As a real estate professional, I am particularly interested by a new trend in crowdsourcing that may very well change the face of real estate investing as we know it. Since Congress passed the JOBS, or Jumpstart Our Business Startups, Act in 2012, 80 companies have now thrown their hats into the world of real estate crowdsourcing in the hope of lowering the barrier of entry to real estate investing by opening the industry up to investors who have not have the credentials or financing to have gotten involved before.

W Darrow Fiedler

When it comes to crowdsourcing for real estate investments, a little bit of cash goes a long way.

Real estate investment crowdsourcing works like this: instead of one investor ponying up the high amount of money traditionally required to claim an investment, many people contribute smaller amounts of funding, thereby distributing the ownership and control of the investments across every person who contributes. Then, crowdsourcing real estate investment firms, like a company called Fundrise, work with these investors to counsel them on best and wisest investment practices, brokering the deals as a company and divvying up the profit amongst the investors. In the case of Fundrise, specifically, a layman can become a real estate investor simply by paying a thousand dollar minimum investment. Other firms are stricter about who can participate in these deals; some limit participants to investors who are what the SEC defines as “accredited investors,” or people who make an annual income of $200,000 or more or have assets worth more than $1 million in addition to their primary home.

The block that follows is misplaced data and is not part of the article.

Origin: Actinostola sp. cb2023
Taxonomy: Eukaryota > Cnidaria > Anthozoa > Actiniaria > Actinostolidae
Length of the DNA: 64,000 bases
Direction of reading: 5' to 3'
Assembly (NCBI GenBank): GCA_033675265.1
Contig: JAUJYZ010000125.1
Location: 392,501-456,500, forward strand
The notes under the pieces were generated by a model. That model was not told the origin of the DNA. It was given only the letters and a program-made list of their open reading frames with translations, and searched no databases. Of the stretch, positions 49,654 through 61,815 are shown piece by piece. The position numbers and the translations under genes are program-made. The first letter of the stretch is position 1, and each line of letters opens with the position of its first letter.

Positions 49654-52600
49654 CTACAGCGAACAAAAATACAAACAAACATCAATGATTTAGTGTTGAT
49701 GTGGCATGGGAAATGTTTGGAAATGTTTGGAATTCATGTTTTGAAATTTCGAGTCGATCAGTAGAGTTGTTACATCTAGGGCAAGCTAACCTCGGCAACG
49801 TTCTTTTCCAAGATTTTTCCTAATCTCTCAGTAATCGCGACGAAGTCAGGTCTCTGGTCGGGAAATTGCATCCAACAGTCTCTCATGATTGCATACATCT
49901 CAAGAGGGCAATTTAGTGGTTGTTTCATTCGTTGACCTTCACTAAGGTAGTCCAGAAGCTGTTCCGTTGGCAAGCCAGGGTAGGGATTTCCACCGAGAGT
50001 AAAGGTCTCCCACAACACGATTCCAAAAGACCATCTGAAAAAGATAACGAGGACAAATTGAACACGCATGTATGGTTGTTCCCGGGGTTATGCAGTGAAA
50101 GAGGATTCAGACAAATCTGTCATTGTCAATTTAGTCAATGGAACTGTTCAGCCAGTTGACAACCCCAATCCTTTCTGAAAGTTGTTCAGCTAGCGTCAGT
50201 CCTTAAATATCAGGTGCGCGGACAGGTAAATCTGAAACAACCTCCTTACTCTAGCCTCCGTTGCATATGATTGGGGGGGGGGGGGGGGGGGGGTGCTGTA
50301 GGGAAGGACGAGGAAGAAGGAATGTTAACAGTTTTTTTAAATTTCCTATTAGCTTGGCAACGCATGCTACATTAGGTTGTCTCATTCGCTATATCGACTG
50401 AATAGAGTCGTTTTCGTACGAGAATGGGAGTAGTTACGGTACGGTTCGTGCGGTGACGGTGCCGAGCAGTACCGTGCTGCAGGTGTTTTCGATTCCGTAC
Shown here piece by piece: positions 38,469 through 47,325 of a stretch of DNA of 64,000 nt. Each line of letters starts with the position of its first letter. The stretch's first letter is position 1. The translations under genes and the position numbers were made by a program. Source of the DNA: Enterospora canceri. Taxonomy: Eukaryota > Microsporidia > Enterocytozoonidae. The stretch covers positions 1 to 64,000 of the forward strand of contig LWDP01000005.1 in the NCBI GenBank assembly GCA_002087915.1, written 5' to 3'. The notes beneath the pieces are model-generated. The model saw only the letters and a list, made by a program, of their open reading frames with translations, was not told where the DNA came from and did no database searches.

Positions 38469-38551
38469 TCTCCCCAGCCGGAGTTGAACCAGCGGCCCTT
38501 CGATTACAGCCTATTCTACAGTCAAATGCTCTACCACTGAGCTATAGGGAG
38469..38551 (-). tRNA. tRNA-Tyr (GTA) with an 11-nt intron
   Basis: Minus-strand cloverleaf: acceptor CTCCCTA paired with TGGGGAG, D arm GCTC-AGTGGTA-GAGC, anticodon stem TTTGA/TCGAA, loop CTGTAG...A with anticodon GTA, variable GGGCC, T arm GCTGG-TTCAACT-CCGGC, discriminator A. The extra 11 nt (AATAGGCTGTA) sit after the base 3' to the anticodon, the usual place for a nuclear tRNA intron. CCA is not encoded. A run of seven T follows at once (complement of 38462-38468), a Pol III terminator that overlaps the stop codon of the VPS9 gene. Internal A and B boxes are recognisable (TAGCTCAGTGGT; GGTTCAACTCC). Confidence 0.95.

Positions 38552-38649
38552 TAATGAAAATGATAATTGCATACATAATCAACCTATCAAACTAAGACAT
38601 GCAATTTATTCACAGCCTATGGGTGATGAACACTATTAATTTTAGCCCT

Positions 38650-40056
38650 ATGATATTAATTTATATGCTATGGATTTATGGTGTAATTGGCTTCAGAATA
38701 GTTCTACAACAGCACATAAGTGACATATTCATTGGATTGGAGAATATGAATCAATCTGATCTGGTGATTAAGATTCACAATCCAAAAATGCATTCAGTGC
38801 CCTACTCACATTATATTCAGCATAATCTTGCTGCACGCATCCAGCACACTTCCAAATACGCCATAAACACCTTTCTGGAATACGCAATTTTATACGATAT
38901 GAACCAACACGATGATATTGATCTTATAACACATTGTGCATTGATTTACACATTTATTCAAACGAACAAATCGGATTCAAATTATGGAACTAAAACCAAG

Of course, there are some pitfalls to this new method of real estate investing. The companies behind real estate investment crowdfunding do charge their investors fees, both on total investments and again if the property in question sells. And traditional real estate investment firms have expressed concern about allowing inexperienced investors to participate in such large-scale deals, largely because they feel such arrangements open the door to unwise investing and the potential for tremendous financial loss if the investors aren’t given good advice.

Regardless, the invention of real estate crowdsourcing is ushering in a new era of investing and may very well turn out to be a major disruptor to an industry that has been virtually impossible to break into without the right connections in the past. And, as always, as long as you make a point of educating yourself about your financial health and options for investing, the better the likelihood will be that you’ll make informed investment decisions and end up turning a profit as a result of your hard work and efforts.